These were more than the traditional shots pitting IBM solutions against HP products, and HP likely won't know how hard Big Blue hit it until its reps talk to IT folks who attended both events.
EMC and Dell joined IBM in hosting events prior to HP. Each presented a similar story, one driven by marketing, showcasing financial customer benefits and largely playing down products, particularly hardware.
But IBM's timing and approach appeared particularly well-planned, much like a campaigning politician who anticipates a mistake an opponent had repeatedly made. This is pertinent-HP CEO Meg Whitman has a political background-but such skills were not evident in Las Vegas.
It Pays to Go First in a Debate
In any debate, there are advantages to going both first and second. Go first and you can set a high bar. Go second and you enjoy the advantage of foresight; if you're talented and focused enough, you can tear your opponent apart. Technology companies rarely execute quickly enough to reap the benefits of going second. Steve Jobs was able to respond to a Microsoft statement in near real-time, but he was the exception to the rule.
It's generally better to go first, then, because you can set the tone and make whomever goes second look stupid. This happened in Las Vegas. IBM said that pitching products was stupid, suggesting that companies are interested in solutions that meet their needs, and then HP announced a ton of new products.
In addition, IBM engaged industry analysts, while HP didn't invite many, giving the impression that HP doesn't think analysts are important and forcing them to get secondhand news. Had HP invited the analysts and monitored IBM Edge, it could have better responded to what IBM did and positioned its offerings in a similar fashion. Instead, IBM trumped HP through its use of customer testimonials.
IBM's Tactical, Strategic One-Two Punch
Rather than have CEO Ginny Rometty outline IBM's progress and bring product managers on stage to pitch products, IBM divided the first two days of keynotes into tactical and strategic discussion.
The tactical conversation included a number of customers who spoke about how IBM helped them, more than any other vendor, exceed their expectations. Often these folks were CEOs.
In each case, IBM, the third party and the customer sourced numbers supported IBM's claims that Big Blue could save IT managers money. IBM ended the first day highlighting how it uses the same technology to improve its own bottom line, with cost savings measured in billions of dollars. Eating your own dog food is particularly powerful, as it shows how the company values its own offerings. This hasn't always been the case at IBM.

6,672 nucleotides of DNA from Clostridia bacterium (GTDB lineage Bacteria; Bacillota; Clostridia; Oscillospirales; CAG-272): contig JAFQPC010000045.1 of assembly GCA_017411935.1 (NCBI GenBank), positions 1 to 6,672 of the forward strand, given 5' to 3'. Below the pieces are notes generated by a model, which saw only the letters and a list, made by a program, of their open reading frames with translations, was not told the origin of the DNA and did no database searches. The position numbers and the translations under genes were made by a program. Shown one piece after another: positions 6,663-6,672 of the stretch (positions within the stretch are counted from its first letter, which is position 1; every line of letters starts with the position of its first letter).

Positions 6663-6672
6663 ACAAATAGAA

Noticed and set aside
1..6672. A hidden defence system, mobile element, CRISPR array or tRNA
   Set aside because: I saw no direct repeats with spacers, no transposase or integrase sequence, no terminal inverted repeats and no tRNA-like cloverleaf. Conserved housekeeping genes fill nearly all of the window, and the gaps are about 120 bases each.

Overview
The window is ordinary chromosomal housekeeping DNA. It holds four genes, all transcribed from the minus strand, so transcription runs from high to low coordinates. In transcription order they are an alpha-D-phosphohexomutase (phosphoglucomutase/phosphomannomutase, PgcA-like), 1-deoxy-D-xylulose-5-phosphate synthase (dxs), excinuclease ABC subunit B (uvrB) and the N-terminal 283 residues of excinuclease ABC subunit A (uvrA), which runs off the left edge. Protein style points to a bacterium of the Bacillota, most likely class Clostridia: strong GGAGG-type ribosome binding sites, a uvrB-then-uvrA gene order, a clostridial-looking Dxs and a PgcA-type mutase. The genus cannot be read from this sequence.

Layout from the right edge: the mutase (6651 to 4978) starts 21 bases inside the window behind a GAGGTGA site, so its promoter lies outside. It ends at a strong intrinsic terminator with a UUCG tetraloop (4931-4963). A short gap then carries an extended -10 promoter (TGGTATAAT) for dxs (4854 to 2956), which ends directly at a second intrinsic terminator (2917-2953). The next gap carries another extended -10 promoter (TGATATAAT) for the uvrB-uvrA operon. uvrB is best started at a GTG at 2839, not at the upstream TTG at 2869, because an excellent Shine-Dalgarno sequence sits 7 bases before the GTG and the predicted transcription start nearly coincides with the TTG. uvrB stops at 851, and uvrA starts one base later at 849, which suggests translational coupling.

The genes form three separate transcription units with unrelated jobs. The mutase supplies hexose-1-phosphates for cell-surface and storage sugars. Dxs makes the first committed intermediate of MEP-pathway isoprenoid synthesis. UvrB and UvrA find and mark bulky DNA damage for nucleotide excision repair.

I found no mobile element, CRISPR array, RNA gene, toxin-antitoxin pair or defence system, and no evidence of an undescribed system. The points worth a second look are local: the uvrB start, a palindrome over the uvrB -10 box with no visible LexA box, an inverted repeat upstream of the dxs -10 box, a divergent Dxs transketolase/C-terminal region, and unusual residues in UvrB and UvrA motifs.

The conversations about strategic initiatives, meanwhile, focused on the idea of taking IBM Watson to the next level.
- For example, the Chief Medical Officer from WellPoint argues that, using Watson technology, he can save thousands of cancer patients, potentially including members of the IBM Edge audience, and halt the trend of medical costs doubling every five years in the United States.
- A cybersecurity presentation then demonstrated how Watson could be used to analyze government security threats in real-time and mitigate those threats through a variety of physical and cyber responses from IBM and third parties. This, essentially, is applied artificial intelligence.
- Finally, Pew Charitable Trusts showed how Watson, coupled with other IBM technologies, could reduce state and national election fraud and increase both the number of eligible voters and the ease with which they voted.
Each Watson use case has significant global implications that could improve quality of life and prevent a variety of significant problems.
Meanwhile, HP Discovers It's Overmatched
HP was overmatched because it didn't see IBM's move for what it was and accordingly adjust its event to appear competitive. This is the second time this year I've seen HP choose to ignore what IBM said to an influential audience and, as a result, appear out of step. Marketing, not individual product groups or the office of the CEO, drove the message at IBM Edge. IBM came to Las Vegas to do battle, while HP came to give executives face time. This was like bringing a knife to a gun fight.
HP was simply overmatched-but even if the company stepped up, it's not clear HP is ready to play at this level. IBM's turnaround has been more than a decade in the making. HP is only two years into a five- to seven-year process, one which former CEO Mark Hurd crippled by killing R&D projects such as the HP Smartwatch and arriving late to the 3-D printing market. IBM isn't positioned to counter either move, but HP can't capitalize.
HP has nothing that compares to Watson. Yes, HP's Project Moonshot is currently unmatched, but it's not on the same level as Watson, which IBM has cleverly positioned as a product that's poised to save the world.
Big Blue easily beat HP in Las Vegas, and HP needs to discover how to make sure this doesn't happen again. After all, if you aren't going to play to win, why bother to play?
Rob Enderle is president and principal analyst of the Enderle Group. Previously, he was the Senior Research Fellow for Forrester Research and the Giga Information Group. Prior to that he worked for IBM and held positions in Internal Audit, Competitive Analysis, Marketing, Finance and Security. Currently, Enderle writes on emerging technology, security and Linux for a variety of publications and appears on national news TV shows that include CNBC, FOX, Bloomberg and NPR.
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